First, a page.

Rising costs ‘will wipe out booze price cut’: Budget move slash price of drinks will be swamped by other increases that 30p to a pint, industry experts say
The idea that Britons will make a saving on beer and fizz as a result of changes announced in the Budget have been dismissed by industry leaders.
Chancellor Rishi Sunak boasted of a ‘once in a generation’ reduction in the duty imposed on beer and cider sold on draught in pubs and bars.
It was suggested the reforms would deliver a saving of around 3p a pint and Mr Sunak argued this would provide a lifeline to community pubs.
However, the changes are not due to come into effect until February 2023 and will be swamped by imminent increases in costs that could add 25p-30p to the cost of a pint.
Rishi Sunak followed up his beer duty cut announcement with a trip to a London brewery with the Prime Minister
The brewing and hospitality industries have been hammered during the pandemic with repeated lockdowns. They are now wrestling with punishing increases in costs, such as energy, transport and labour.
The Budget included small print rules that will limit the benefit of the reduction in duty on draught beer and cider to drink sold in kegs and casks containing at least 40 litres.
Most small, craft brewers and the pubs they serve use 30 litre containers, which means they miss out of the reduction.
The changes were a central plank of the Budget and both the teetotal Chancellor and Boris Johnson took park in a publicity stunt to highlight them at the Fourpure Brewing Company, in Bermondsey, London.
Pub face imminent price hikes before the February 2023 reduction in beer duty comes into effect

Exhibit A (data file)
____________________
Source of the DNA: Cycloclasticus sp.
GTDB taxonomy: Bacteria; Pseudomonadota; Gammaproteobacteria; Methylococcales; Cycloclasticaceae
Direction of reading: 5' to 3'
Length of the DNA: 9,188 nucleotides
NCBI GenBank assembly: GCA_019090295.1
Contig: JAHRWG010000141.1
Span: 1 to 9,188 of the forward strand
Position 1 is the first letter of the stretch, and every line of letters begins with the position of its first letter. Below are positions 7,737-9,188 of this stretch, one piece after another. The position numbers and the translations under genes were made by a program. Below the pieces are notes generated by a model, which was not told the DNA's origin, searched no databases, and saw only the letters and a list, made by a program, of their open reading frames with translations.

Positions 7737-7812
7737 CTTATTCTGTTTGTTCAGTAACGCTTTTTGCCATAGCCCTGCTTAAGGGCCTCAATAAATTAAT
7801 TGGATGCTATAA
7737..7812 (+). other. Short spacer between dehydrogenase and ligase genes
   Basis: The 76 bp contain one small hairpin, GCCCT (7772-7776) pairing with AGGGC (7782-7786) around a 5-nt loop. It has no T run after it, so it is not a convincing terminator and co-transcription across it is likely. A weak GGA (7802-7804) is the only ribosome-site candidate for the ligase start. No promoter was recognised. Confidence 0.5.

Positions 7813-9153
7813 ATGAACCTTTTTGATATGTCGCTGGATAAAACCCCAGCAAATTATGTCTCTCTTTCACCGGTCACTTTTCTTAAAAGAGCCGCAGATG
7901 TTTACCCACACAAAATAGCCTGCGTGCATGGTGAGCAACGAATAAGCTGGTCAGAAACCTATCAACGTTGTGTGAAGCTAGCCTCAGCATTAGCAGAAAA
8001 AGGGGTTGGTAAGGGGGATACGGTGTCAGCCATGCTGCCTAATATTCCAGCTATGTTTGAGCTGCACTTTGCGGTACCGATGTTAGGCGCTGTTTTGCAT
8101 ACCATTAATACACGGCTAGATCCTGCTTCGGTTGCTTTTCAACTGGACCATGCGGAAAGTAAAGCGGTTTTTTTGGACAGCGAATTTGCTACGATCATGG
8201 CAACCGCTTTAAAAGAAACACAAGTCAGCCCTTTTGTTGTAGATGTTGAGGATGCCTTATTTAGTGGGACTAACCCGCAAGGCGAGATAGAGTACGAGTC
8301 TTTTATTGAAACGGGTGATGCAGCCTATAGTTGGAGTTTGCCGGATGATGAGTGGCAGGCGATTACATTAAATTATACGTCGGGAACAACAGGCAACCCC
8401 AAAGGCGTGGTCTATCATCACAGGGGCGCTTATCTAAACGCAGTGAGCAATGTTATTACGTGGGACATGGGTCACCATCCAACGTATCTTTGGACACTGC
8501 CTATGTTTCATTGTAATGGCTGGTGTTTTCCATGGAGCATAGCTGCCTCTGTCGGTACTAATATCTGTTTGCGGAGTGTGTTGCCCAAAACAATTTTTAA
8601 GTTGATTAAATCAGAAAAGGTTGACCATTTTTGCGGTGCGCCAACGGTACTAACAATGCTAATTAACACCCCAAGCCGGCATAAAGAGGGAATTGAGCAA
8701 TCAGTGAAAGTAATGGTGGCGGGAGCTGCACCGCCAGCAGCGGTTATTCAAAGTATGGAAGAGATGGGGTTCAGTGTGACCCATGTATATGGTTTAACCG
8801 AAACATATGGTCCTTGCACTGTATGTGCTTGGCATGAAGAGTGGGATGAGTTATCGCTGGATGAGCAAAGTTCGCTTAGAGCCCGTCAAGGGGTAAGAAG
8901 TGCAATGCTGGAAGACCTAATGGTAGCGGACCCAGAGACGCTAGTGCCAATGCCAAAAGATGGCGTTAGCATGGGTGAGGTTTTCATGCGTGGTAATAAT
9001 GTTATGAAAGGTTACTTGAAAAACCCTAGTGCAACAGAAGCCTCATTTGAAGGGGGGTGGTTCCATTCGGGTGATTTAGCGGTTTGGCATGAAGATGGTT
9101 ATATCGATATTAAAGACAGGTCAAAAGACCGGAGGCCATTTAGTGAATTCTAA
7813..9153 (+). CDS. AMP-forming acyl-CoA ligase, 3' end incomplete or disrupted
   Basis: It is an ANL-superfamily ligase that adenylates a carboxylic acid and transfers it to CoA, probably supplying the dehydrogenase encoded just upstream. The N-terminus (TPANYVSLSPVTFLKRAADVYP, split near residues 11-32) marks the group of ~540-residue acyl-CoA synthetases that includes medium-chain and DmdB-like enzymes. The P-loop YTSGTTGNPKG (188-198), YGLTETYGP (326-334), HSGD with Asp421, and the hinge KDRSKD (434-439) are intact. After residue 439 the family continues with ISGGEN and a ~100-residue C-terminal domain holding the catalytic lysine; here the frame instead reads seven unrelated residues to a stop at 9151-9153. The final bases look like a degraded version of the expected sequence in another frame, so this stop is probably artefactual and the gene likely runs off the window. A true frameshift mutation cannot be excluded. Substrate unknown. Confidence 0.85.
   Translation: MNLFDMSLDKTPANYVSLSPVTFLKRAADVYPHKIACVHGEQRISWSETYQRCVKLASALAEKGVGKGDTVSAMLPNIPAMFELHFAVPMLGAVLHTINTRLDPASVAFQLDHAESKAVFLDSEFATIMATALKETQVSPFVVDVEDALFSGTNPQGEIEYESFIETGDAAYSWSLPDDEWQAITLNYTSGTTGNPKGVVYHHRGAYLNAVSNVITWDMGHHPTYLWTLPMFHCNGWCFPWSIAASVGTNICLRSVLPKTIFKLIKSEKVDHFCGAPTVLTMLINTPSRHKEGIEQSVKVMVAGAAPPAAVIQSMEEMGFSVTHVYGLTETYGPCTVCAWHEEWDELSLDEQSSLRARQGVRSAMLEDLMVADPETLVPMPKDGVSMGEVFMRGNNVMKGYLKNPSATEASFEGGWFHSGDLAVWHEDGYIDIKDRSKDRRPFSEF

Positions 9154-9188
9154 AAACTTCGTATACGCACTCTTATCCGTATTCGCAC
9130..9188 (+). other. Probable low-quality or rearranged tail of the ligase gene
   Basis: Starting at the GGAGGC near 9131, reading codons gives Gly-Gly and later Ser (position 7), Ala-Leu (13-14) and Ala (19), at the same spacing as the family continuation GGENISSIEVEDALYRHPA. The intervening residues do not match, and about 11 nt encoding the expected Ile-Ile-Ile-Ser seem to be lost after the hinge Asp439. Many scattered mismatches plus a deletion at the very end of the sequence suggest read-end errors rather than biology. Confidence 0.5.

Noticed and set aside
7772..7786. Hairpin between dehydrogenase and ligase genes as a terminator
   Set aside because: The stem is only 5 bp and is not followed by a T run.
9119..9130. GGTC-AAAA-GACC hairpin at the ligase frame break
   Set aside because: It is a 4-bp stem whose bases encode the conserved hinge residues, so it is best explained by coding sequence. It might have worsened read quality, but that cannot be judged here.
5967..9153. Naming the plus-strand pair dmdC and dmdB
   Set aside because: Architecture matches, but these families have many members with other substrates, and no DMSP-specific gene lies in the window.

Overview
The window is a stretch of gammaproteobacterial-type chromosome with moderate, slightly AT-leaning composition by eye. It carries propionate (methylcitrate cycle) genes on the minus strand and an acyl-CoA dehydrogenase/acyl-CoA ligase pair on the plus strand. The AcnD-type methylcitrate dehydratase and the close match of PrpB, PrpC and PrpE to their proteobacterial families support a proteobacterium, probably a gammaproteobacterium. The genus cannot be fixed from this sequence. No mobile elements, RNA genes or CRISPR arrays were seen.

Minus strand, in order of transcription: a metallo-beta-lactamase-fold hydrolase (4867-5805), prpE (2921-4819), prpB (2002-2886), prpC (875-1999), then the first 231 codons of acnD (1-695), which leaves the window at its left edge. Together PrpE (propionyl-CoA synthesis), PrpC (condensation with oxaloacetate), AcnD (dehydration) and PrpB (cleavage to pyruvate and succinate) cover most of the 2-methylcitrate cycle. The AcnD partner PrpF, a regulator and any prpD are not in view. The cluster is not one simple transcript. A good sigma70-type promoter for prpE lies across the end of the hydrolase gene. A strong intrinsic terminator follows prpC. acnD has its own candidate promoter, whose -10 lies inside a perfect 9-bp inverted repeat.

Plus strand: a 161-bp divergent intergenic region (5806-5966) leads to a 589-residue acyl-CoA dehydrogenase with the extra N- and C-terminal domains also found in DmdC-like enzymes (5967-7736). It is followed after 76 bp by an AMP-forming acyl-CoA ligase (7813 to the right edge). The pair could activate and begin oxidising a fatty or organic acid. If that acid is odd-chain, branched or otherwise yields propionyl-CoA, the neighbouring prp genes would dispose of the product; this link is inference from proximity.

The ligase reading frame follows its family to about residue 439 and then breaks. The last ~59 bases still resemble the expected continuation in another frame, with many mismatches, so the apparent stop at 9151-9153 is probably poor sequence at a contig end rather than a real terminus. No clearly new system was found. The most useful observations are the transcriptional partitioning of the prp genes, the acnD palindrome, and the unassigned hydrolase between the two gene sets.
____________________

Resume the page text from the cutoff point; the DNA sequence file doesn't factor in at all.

However, they are now unravelling under the scrutiny of industry leaders. Vice chairman of the Campaign for Pubs, Dawn Hopkins, the owner of the Rose Inn, Norwich, said: ‘There’s no way this will lead to a change in prices across the bar.
‘Prices are soaring and these changes won’t come in until 2023 anyway. It also discriminates against craft beer breweries by excluding smaller kegs.’ Director of the campaign, Gary Murphy, said it is ‘highly unlikely’ that the price of a pint will fall.
‘The idea that we’re going to get pints 3p cheaper is frankly ludicrous. The challenges are far greater than the crumbs that are being offered,’ he said. Jonathan Neame, chief executive of Shepherd Neame, said the company would pass on the 3p-a-pint duty cut on kegs it sells wholesale to landlords, but drinkers are unlikely to see the benefit.
The cut was one of the most talked-about parts of Wednesday’s Budget delivered by the Chancellor
He told Radio 4’s Today programme: ‘In all honesty, pubs are facing between 25 to 30p per pint inflation and all this will do will take the top off that.’
The Chancellor also promised to abolish a super tax that applies to sparkling wine, prosecco and champagne in a reform that will see tax based on alcohol strength.
In theory, this could reduce the price by around 53p a bottle, but again this is likely to be swamped by big increases in the cost of wine production, imports and hospitality industry costs. The Government insists the reform of alcohol duties based on strength will deliver real reductions.